Core Empowerment Group specializes in the treatment of patients with attention deficit and bipolar disorders, so it sought out a system that would be easy for patients to use. "I needed something HIPAA-compliant, sophisticated on the back-end and very simplistic for the patient," Collie says.

The Arkansas clinic has a button on its Web site that enables patients and others to submit a secure e-mail using the MaxMD remotely hosted service. Submitting a message doesn't require registration.

Patients who register for the secure e-mail can receive messages from the clinic about test results, upcoming appointments and other updates, Collie explains.

"We treat people from all over the world, including missionaries, for example. So we use secure e-mail for out-of-country communication because they can't always pick up a phone and call, but they typically can use e-mail."

The practice also uses secure e-mail to communicate with area physicians and hospitals. For example, it sometimes uses the system to transmit a portion of a patient's electronic health record to psychologists.

Collie and her physician husband primarily access secure e-mails over their Apple i-Phones. "We don't use a beeper any more," she says. The practice's voice mail system sends audio files to the secure e-mail system as well.

Managing Referrals

Unlike Core Empowerment Group, the Orthopedic Institute does not yet have an electronic health record system. It's holding off on using secure e-mail to communicate with patients until it rolls out an EHR as well as a new practice management system, says Vrooman, the IT director.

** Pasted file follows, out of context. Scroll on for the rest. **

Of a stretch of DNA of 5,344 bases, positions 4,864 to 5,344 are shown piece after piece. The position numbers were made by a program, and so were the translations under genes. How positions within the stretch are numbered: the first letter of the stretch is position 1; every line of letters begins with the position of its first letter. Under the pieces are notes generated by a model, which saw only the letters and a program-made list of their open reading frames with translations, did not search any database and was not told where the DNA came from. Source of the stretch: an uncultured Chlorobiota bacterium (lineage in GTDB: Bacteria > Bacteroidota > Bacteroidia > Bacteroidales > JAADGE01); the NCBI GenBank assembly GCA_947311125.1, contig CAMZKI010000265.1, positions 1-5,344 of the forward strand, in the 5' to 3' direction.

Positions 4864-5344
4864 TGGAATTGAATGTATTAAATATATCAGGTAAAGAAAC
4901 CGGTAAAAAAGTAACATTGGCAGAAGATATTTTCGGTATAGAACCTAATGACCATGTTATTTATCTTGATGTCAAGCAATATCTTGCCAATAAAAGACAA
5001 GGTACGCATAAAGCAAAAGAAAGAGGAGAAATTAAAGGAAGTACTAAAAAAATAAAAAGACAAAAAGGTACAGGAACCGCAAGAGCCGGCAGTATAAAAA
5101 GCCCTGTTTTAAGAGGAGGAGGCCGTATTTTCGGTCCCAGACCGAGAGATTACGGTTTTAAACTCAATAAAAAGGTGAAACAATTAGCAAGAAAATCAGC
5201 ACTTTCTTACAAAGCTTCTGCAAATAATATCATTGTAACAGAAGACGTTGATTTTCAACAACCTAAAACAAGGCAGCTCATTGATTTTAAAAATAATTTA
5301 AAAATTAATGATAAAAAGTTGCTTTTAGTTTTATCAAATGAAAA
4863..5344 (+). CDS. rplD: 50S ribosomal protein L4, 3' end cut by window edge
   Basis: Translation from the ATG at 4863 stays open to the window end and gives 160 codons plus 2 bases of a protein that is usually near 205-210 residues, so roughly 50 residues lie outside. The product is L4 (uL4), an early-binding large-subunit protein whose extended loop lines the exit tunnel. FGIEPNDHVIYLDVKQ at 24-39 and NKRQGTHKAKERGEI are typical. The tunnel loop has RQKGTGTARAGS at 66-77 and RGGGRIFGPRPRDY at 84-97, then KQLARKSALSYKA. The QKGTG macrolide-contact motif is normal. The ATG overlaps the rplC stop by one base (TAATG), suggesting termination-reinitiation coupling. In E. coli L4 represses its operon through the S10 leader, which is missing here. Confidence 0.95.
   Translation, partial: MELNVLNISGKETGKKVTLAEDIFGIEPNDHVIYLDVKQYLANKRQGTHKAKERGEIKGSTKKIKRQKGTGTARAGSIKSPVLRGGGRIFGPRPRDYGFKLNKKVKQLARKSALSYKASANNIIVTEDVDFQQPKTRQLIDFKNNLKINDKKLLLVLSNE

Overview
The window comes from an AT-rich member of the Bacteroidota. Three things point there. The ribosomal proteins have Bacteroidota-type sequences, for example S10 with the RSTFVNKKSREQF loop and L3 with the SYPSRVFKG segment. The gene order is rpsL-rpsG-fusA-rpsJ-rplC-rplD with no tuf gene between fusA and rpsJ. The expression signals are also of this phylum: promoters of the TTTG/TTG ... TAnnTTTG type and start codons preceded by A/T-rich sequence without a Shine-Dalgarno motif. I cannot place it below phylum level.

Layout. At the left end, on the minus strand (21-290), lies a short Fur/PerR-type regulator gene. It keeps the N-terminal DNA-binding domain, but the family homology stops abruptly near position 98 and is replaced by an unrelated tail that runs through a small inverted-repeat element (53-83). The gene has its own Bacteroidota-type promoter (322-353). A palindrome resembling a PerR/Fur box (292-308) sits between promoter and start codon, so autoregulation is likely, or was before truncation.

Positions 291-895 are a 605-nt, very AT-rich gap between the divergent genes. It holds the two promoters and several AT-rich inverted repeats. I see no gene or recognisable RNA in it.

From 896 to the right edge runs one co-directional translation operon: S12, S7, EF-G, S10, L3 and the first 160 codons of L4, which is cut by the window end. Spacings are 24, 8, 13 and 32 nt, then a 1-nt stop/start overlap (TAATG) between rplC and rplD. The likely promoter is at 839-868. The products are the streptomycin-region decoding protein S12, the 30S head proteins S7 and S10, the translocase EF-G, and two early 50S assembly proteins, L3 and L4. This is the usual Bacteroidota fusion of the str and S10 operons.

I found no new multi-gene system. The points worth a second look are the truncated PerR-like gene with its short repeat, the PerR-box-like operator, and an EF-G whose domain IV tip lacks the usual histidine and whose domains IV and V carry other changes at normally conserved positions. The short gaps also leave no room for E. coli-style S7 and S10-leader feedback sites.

In the meantime, the 15-physician specialty practice, which gains referrals from a vast rural area, is using secure e-mail for communication with area doctors.

The practice briefly considered, and rejected, spending $15,000 to install e-mail encryption software on its own server, Vrooman says. It investigated other options, including patient portals, but settled on MaxMD because it was cost-effective.

The clinic uses the secure e-mail system "very extensively rather than playing phone tag or using the fax machine," he adds. The most common use is to share test results or transcribed notes with area primary care physicians.

Vrooman and Collie say the secure e-mail technology has paid for itself based on each practice's savings on postage and paper.


About the Author

Howard Anderson

Howard Anderson

Former News Editor, ISMG

Anderson was news editor of Information Security Media Group and founding editor of HealthcareInfoSecurity and DataBreachToday. He has more than 40 years of journalism experience, with a focus on healthcare information technology issues. Before launching HealthcareInfoSecurity, he served as founding editor of Health Data Management magazine, where he worked for 17 years, and he served in leadership roles at several other healthcare magazines and newspapers.